Why I'm hyped for Shadow of Mordor, and you should be too

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My biggest surprise of E3 was Middle Earth: Shadow of Mordor. It earned the surprise award from us and was seriously impressive during our hands-on preview. I am chomping at the bit to play more during Gamescom, but I realize some of you aren’t convinced. Here’s why you should be.

Open World RPG gameplay

Mordor

For those with no idea what to expect from Shadow of Mordor, the game is essentially another open-world RPG. It has an enormous map to explore filled with all sorts of side activities. Movement has plenty of parkour ala Assassin’s Creed, but without the falling penalties seeing as your character is already technically dead.

The combat is fluid and varied – imagine the best of Batman, plus swords and bow and arrows. Much like the new Batman games, you will often find yourself surrounded by mobs using a range of attacks and threats, needing to make use of all your skills and your environment to be successful in battle.

Thanks to the branding mechanic, you can also turn orcs and beasts, forcing them under your command. This helps in battle – I always love minions to help me out. I intend to roam the countryside, branding all the weird creatures and becoming a beast master of a character.

Nemesis System

Mordor nemesis

One of the biggest selling points for Shadow of Mordor is the Nemesis system. Each player character gets their own unique nemeses, enemies that hate you and specifically you. The orcs themselves are also going through character progression – dueling with each other, leveling up and getting promoted if they vanquish you. They will remember battles with you and react accordingly. The adds elements of strategy to the game – you may want to take out a boss’ bodyguard before taking him on so that you can have an easier time of it. However, that bodyguard could be preparing to fight another orc – if he wins he will go up a level and become that much harder to kill or brand, but if the other orc does the dirty work for you it might make your life easier.

Each orc is unique, with specific traits and characteristics. You will need to explore the world and fight various enemies to find out more about them so that you are prepared when you take them on later in the game. One nemesis I encountered ran away as soon as I arrived – apparently his trait included avoiding conflict. Other bodyguards I fought had the ability of being resistant to frontal attacks, as well as ranged attacks. While I couldn’t use my awesome arrow sniping skills, it was a good thing I excel at rogue-like behavior and was able to backstab him to death.

Because each orc is unique, each play through would be unique, offering players a specific cast of characters to face off against, making their story their own.

Talent and Aesthetics

Shadow of mordor brand

Troy Baker, the incredible voice behind Joel from The Last of Us and Booker DeWitt from BioShock Infinite, lends his voice to main character in Shadow of Mordor. I’m excited to hear his performance of Talian – his voice acting has been varied and unique. There’s a reason he is brought on board by all the top gaming studios.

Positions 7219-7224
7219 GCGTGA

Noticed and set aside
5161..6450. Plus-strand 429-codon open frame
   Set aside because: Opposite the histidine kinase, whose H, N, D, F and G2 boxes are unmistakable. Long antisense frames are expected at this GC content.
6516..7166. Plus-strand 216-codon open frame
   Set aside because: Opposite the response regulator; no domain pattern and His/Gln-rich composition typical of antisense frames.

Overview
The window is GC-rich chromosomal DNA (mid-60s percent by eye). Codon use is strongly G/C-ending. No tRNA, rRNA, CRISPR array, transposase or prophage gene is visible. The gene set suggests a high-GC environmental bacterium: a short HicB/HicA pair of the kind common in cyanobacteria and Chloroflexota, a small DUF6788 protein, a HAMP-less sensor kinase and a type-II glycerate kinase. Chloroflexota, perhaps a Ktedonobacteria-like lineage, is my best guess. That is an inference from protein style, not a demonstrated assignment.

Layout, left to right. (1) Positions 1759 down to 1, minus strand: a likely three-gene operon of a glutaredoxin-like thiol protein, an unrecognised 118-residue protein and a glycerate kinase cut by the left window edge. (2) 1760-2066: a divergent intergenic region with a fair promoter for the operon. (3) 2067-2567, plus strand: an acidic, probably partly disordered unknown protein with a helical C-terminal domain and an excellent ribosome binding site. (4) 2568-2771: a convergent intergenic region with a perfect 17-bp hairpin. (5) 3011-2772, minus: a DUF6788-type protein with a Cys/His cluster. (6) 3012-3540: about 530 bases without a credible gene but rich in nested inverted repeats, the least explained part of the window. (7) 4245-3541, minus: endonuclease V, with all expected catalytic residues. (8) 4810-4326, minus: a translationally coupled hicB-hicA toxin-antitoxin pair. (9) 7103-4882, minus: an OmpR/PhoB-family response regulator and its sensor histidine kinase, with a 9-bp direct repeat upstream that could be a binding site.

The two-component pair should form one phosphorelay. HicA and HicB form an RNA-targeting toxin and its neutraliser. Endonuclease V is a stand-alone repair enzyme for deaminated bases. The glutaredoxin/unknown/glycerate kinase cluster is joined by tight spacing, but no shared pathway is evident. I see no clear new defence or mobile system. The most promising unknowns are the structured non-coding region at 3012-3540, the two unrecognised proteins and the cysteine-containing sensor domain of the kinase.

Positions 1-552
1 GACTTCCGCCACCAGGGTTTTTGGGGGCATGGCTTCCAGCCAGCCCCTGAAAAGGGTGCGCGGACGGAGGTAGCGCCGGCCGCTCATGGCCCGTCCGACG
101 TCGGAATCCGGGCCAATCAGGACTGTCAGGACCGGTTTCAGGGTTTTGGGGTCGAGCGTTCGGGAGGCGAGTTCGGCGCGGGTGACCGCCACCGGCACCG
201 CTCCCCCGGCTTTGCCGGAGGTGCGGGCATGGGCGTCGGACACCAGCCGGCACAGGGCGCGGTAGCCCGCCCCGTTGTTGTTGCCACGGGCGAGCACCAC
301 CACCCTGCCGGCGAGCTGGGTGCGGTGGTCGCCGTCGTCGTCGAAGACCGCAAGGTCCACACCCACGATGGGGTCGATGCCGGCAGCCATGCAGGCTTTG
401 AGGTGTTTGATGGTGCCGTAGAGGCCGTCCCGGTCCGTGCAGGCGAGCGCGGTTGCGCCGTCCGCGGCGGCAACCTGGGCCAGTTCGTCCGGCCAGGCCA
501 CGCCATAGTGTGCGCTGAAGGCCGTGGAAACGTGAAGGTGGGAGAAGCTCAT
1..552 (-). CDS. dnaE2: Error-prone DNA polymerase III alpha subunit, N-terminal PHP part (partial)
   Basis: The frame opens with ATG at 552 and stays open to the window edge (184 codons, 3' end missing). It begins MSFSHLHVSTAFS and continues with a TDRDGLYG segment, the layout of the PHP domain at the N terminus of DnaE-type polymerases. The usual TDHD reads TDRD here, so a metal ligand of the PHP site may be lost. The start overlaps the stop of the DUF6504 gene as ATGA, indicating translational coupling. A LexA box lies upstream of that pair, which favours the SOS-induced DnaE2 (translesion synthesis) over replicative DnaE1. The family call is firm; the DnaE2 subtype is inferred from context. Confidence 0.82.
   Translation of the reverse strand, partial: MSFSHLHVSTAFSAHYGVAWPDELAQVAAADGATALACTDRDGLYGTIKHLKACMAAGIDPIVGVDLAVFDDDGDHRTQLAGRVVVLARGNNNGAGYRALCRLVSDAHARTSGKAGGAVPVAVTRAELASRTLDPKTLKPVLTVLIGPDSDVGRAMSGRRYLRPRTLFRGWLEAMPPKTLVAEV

Aesthetically, the game is as vast and epic as players would expect. This is finally the Lord of the Rings game that we have been hoping for – one that can vividly depict the depth and breadth of environments that Middle Earth has to offer. Players can also change the way that they experience the world by switching to wraith-mode – this makes the world seem darker, but also makes finding particular creatures and items easier. With plenty to explore and experience, Shadow of Mordor seems poised to be a complete experience.

Lore

Shadow of Mordor

Tolkien fans have been itching for a game that was true to the lore, without getting bogged down in the details. Shadow of Mordor does just that, promising to stay true to Tolkien’s creation while still finding room to make a new and fresh game. Talian isn’t just possessed by any old wraith, he’s actually possess by Celebrimbor, the smith who crafted the rings of power. As such, he has his own set of motivations and goals that will influence activities the player engages in, and ensure the game is firmly rooted in Lord of the Rings lore. We knew Gollum would play a part, but his role seems to be quite important and pronounced, something that should also make players happy – perhaps this is how Gollum finds out the exact route into Mordor that he later uses to guide the hobbits.

That feeling

Mordor view

There’s a feeling you I get with certain games. I remember it from being a kid and going to a friend’s house – I’d get to play their games for a short while, and if it was a really good one I’d have to be dragged from the house, completely unwilling to stop. When that game is in my house, I can easily sit for eight hours at a stretch and play without noticing the time go by. That’s how it felt to play Shadow of Mordor. I was playing with a giddy smile on my face, leveling up my character and engaging with the nemeses – despite the flurry of activity at E3, I was completely absorbed and easily could have played for the rest of the day if I could have.

It is that giddy feeling of pure enjoyment and immersion that convinced me. Middle Earth: Shadow of Mordor threw me all aboard the hype train – it is fun, exciting and gives me that wonderful thrill while playing. If the game is anywhere near as good at release as the preview promised to be, this could well be the surprise winner of my nomination for game of the year. I know some of you haven’t seen the reason to get hyped yet, but I think it’s about time you joined me on the hype train.

Last Updated: July 28, 2014

Gavin Mannion

I for one welcome our future robotic overlords

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